Head injury is a serious condition that requires immediate medical attention. Generally, a person suffering from a head injury may not initially experience any feelings of being sick, but bleeding can occur within the skull. Internal bleeding can lead to serious consequences, including severe brain damage and even death. One type of internal bleeding in the skull is called subdural hematoma. Also called a subdural hemorrhage, this condition occurs when a vein located below the skull ruptures and starts to bleed. The blood collects between the skull and the surface of the brain. As the volume of hematoma (blood clotting) increases, brain parenchyma gets compressed and displaced, and the intracranial pressure may rise and cause herniation, leading to unconsciousness and death. Subdural hematomas can be caused by minor accidents to the head, major trauma, or the spontaneous bursting of a blood vessel in the brain (aneurysm). Treatment for this head injury is generally based on the type and severity of the injury. Typically, surgery is recommended for most subdural hematomas. However, very small hematomas may be carefully monitored first to see if they heal without having an operation. Neurosurgeons or neurology specialists who provide appropriate treatment for this type of injuries should also ensure that the medical coding for this condition is properly done on the medical claims. Proper coding on the medical claims is crucial for medical coding companies to ensure accurate documentation and reimbursement.

Subdural Hematoma

Subdural hematoma can be either acute or chronic. Acute subdural hematoma is the most dangerous type usually caused by a vehicle accident, a blow to the head or a fall from a height. Such cases form quickly and are often harder to treat. It is estimated that the death from an acute subdural hematoma is more than 50 percent. Chronic subdural hematoma on the other hand, is caused by mild or repeated head injuries. These are more common among older adults who repeatedly fall and hit their heads.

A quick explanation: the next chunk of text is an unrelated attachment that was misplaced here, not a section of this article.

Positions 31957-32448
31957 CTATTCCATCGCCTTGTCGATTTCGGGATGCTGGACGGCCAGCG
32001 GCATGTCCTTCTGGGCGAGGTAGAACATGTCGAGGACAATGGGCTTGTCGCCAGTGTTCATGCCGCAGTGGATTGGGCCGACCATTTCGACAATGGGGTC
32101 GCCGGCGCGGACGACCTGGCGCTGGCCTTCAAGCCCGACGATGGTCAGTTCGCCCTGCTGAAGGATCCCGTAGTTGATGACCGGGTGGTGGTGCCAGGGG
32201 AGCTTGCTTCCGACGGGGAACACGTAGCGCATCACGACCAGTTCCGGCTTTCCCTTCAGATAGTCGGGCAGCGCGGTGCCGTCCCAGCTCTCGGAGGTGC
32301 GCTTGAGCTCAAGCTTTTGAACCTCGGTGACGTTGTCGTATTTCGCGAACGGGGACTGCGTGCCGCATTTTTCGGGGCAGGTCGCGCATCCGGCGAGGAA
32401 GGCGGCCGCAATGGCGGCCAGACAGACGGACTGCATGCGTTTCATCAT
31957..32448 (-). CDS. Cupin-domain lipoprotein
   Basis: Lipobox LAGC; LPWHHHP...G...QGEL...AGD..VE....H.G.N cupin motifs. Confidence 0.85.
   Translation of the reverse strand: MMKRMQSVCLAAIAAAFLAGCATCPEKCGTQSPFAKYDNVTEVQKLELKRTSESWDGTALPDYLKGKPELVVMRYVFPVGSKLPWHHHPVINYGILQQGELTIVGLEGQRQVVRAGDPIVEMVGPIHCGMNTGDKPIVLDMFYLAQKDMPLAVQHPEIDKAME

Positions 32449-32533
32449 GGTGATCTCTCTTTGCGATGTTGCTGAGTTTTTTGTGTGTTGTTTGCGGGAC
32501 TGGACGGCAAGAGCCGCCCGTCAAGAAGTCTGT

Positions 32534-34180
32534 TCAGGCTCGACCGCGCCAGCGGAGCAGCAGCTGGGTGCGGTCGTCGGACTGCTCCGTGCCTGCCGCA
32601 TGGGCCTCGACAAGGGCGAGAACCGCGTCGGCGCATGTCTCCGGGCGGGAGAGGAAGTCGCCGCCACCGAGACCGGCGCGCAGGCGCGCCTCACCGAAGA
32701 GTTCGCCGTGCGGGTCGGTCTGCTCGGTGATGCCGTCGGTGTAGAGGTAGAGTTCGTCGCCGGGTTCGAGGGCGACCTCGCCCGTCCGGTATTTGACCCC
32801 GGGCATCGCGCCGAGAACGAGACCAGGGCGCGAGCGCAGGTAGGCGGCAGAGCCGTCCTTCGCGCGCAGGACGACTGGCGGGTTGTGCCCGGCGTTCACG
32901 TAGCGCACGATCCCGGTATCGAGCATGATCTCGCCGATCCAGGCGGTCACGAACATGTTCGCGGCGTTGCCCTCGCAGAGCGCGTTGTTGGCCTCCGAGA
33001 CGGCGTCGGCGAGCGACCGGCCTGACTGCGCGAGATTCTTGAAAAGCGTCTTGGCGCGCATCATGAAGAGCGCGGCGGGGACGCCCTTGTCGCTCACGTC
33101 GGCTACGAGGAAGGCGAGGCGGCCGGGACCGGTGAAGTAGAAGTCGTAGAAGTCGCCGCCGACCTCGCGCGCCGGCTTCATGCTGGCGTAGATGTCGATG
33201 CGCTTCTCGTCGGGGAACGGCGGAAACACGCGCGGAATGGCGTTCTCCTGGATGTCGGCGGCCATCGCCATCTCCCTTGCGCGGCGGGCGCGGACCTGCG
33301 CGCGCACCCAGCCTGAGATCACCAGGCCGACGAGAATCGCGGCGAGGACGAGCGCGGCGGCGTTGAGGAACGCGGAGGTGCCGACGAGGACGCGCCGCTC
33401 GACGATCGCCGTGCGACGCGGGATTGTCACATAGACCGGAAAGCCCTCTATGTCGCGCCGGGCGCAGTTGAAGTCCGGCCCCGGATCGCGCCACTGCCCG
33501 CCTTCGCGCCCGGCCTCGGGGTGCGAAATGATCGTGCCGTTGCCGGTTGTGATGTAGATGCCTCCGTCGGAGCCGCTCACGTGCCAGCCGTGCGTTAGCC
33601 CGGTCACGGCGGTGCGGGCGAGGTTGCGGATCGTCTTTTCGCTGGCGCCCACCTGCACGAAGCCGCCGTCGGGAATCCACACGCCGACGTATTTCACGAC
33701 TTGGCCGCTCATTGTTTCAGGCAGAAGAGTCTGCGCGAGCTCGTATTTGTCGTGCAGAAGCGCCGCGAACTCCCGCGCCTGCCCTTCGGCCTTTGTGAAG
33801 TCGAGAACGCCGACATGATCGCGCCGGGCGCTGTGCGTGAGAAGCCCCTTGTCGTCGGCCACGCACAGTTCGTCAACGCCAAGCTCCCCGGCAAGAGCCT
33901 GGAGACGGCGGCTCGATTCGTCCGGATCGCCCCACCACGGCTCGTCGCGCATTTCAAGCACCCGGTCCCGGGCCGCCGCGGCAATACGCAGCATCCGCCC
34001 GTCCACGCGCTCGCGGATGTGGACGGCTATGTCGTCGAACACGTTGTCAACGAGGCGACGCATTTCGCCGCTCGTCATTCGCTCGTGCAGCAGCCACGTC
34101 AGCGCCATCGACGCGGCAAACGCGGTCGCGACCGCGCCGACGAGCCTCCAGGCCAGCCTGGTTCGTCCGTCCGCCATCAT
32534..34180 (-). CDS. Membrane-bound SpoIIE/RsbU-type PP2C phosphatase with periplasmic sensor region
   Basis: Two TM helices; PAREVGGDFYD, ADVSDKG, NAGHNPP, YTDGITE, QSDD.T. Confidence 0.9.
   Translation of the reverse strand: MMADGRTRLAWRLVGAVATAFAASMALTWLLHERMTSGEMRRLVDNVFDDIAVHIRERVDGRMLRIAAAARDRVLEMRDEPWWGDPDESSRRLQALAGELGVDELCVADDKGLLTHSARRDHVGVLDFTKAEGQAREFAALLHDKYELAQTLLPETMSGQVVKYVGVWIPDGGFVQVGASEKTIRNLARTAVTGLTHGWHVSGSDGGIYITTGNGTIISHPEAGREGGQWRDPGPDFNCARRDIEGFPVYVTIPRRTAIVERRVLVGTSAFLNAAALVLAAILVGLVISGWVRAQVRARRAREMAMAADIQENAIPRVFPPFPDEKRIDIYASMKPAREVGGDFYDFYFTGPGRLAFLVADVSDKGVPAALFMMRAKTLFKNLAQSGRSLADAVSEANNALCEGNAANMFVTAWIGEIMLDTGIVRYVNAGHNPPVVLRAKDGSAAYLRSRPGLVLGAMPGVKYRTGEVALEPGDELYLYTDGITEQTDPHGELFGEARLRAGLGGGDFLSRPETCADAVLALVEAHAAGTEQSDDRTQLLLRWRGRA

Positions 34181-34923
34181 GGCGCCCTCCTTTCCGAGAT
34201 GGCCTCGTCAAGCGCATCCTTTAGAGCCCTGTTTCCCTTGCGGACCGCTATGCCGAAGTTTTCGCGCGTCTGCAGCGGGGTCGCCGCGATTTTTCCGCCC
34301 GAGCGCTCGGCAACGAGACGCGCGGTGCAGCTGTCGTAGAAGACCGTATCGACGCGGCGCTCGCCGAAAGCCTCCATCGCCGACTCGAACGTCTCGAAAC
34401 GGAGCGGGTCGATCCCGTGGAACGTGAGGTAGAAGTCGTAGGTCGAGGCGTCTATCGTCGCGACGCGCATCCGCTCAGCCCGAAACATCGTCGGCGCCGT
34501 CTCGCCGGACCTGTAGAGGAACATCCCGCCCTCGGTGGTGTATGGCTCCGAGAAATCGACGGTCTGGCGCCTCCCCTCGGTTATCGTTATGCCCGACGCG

Common Symptoms

The symptoms of subdural hematoma can depend on the type of injury (whether it’s acute or chronic) and can vary from one person to another. Symptoms of an acute subdural hematoma occur rapidly following an injury. In cases of chronic subdural hematoma, symptoms are more likely to develop slowly or may not develop at all. Common symptoms include –

  • Severe headache
  • Vision problems
  • Slurred speech
  • Seizures
  • Mood swings
  • Loss of consciousness or passing out
  • Dizziness and vomiting
  • Confusion
  • Apathy and weakness

Other potential risk factors that could increase a person’s chances of developing subdural hemorrhage include – patient’s age, medical conditions (that cause blood clotting issues), long-term alcohol use or abuse, blood thinners (such as warfarin or aspirin) and repeated head injuries (such as from falls or sports).

How a Subdural Hematoma Is Diagnosed

Diagnosing subdural hematoma quickly is important so that the treatment programs can be initiated immediately. Timely treatment may help minimize the risk of severe complications or even death. In most cases, head hemorrhage is quite difficult to diagnose as certain types do not depict any specific symptoms quickly or may have not have an obvious cause.

As part of the initial diagnosis, physicians will conduct a thorough physical and neurological examination to check for blood pressure and pulse, reflexes and balance, vision (the way the eyes respond to light) and the patient’s ability to answer questions and remember things. Physicians will also ask several questions about – occurrence of any head injuries (past and present), pain symptoms developed, medications taken, medical health problems and alcohol or drug consumption habits.

Several diagnostic tests like computed tomography (CT), or magnetic resonance imaging (MRI) scans will be conducted to get a clear picture of the different parts of the brain, skull, veins and other blood vessels and to check for any specific signs of blood clotting. If the physician identifies bleeding in any area, the source of the bleeding will be determined and a plan of action developed to address the specific issue. In addition, neurologists will also check your blood pressure and heart rate and recommend a detailed blood test to check for the total blood count. A complete blood count measures your red blood and white blood cell count and platelet count. A low level of red blood cells can indicate significant blood loss.

Treatment options for subdural hemorrhage may mainly depend on the type and severity of injury. Surgery will be recommended as the best option in most cases of subdural hemorrhage. Surgical techniques include craniotomy (a section of the skull is temporarily removed in order to access and remove the hematoma) and burr holes (a small hole is made in the skull and a tube is inserted through the hole to help drain blood clots). However, very small subdural hematomas may be carefully monitored first to see if they heal without having an operation.

Neurosurgery medical coding involves using the specific ICD-10 diagnosis codes for reporting subdural hematoma on the medical claims they submit to health insurers for reimbursement.

ICD-10 Codes to Use for “Subdural Hemorrhage”

S06.5 – Traumatic subdural hemorrhage
S06.5X – Traumatic subdural hemorrhage